Resolving the Credit Balance Conundrum

April 2021

Credit balances occur when improper payments or adjustments are made to the practice that exceeds the posted charges.  Often this is a result of improper billing and payment processes. 

According to the Healthcare Financial Management Association (HFMA) the typical credit balance of a practice is composed of:


55% Incorrect posting of allowances

35% Duplicate payments and overpayment by patients and payers

10% Mis-postings.

Credit balances place a burden on a practice since it takes time and staff hours to resolve the balance, and other costly risks such as audits, fraud, misstated profits, wasted labor and processing costs, lost billing opportunities and negative publicity.

To reduce credit balances, the revenue cycle manager or other designated person should review the following billing and accounting components and ensure that:

  • adjustments are correct,
  • patient cost-sharing amounts are correct,
  • no duplicate payment postings,
  • payment went to correct payers,
  • no charge entry errors occurred,
  • corrected claims are accounted,
  • procedures for refund checks are followed.

Practices should establish policies and standardized procedures to review and resolve credit balances. A review of the credit balance report, identifying outstanding patient and insurance refund checks, that have not cleared the practice’s bank account in over sixty-days, and follow-up with patients and insurance companies to change a mailing address and re-issue a refund check are common credit balance procedures.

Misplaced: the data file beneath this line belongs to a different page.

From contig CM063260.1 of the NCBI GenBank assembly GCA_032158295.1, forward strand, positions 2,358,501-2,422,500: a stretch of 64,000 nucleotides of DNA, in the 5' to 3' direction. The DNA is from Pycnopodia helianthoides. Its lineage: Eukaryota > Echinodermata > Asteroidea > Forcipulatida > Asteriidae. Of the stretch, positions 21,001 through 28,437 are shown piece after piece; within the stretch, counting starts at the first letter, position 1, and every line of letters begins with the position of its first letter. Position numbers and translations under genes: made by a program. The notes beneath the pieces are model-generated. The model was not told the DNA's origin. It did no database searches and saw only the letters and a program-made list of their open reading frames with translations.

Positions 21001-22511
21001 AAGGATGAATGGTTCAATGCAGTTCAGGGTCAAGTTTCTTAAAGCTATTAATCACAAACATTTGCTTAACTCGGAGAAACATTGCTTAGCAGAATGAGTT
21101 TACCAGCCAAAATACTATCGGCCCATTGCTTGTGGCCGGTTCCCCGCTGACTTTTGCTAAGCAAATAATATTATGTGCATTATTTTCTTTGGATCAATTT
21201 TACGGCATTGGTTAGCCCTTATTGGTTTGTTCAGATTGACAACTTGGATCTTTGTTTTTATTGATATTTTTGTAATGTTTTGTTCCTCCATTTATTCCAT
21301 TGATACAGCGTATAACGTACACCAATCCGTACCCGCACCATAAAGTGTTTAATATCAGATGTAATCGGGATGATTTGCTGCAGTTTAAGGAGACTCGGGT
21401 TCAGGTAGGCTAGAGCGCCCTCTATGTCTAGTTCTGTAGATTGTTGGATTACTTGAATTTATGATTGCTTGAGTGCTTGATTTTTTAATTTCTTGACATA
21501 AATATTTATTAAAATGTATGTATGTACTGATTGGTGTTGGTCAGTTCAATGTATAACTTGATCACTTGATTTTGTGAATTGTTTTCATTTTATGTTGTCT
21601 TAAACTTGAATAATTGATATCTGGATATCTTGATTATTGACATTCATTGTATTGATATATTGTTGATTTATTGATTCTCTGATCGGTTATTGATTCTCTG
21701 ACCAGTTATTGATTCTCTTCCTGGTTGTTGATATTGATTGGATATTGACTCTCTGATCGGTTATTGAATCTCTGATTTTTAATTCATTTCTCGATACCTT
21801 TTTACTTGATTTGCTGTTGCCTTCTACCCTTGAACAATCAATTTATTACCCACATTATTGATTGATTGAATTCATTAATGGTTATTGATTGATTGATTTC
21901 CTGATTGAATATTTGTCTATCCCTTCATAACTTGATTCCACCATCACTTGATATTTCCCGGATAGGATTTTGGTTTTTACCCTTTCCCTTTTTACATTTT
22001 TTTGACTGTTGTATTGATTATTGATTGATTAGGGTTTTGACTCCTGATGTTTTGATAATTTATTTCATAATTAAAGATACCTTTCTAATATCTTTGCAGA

Benchmarks can also guide a practice to resolve credit balances.  For example, a practice may establish that credit balances should be less than one day of net revenue. Routine review of credit balances should be a part of the revenue cycle management process and will help avoid being audited, and other financial risks such as Medicare penalties. 

It is also important for the practice manager to understand the state laws and carrier contract guidelines associated with returning overpayment funds to carriers and patients.  Under the Affordable Care Act (ACA), healthcare providers are required, by law, to report and return Medicare and Medicaid overpayments within 60 days of the credit balance’s identification. Failure to comply puts the provider at risk of potential prosecution for fraud under the False Claims Act.  It is not only Medicare credit balances that pose a risk to healthcare practices. Patient and commercial payer credit balances can also put the practice at risk, even with provider compliance programs in place. All 50 states as well as several U.S. territories have unclaimed property reporting requirements that include credit balance accounts and outstanding refunds.

CMS requires the process of reporting and repaying Medicare overpayments be done on a quarterly basis. CMS requires providers to include any known credit balances in its Medicare Credit Balance Report (Form CMS-838). The provider must submit this report, along with a full payback of the overpayments, to CMS quarterly. 

LUGPA strives to provide resources that can help every practice be successful. Participating in the LUGPA benchmarking program and using the InfoDive® tool can help you measure and track productivity, financial and quality metrics against benchmark data at the practice, provider and patient levels.

Further information on the LUGA benchmarking program can be found here.

If your practice needs further assistance with performance improvement, please see how LUGPAOnsite can help you.